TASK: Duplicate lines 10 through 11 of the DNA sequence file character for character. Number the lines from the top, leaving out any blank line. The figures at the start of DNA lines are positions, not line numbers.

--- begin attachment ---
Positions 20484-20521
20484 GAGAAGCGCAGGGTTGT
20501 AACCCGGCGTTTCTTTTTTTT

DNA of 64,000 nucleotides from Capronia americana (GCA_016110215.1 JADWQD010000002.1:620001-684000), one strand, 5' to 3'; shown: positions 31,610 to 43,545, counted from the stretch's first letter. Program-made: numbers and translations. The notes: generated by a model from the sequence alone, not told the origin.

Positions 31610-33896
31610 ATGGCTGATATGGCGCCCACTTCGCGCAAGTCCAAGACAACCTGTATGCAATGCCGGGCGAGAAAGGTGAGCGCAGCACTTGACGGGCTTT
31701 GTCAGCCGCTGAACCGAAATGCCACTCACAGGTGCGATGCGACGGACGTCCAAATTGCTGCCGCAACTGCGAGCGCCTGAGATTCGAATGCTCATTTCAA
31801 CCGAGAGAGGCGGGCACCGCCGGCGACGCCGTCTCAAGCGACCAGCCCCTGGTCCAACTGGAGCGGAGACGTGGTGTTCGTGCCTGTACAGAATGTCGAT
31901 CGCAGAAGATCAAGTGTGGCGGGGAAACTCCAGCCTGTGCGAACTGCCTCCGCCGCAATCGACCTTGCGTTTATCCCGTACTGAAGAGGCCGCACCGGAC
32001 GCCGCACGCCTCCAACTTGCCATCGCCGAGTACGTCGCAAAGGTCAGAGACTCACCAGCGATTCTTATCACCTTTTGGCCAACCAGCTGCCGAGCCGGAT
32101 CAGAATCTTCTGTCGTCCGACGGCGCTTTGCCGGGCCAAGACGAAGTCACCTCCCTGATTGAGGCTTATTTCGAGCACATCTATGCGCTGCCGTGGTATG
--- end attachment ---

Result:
32001 GCCGCACGCCTCCAACTTGCCATCGCCGAGTACGTCGCAAAGGTCAGAGACTCACCAGCGATTCTTATCACCTTTTGGCCAACCAGCTGCCGAGCCGGAT
32101 CAGAATCTTCTGTCGTCCGACGGCGCTTTGCCGGGCCAAGACGAAGTCACCTCCCTGATTGAGGCTTATTTCGAGCACATCTATGCGCTGCCGTGGTATG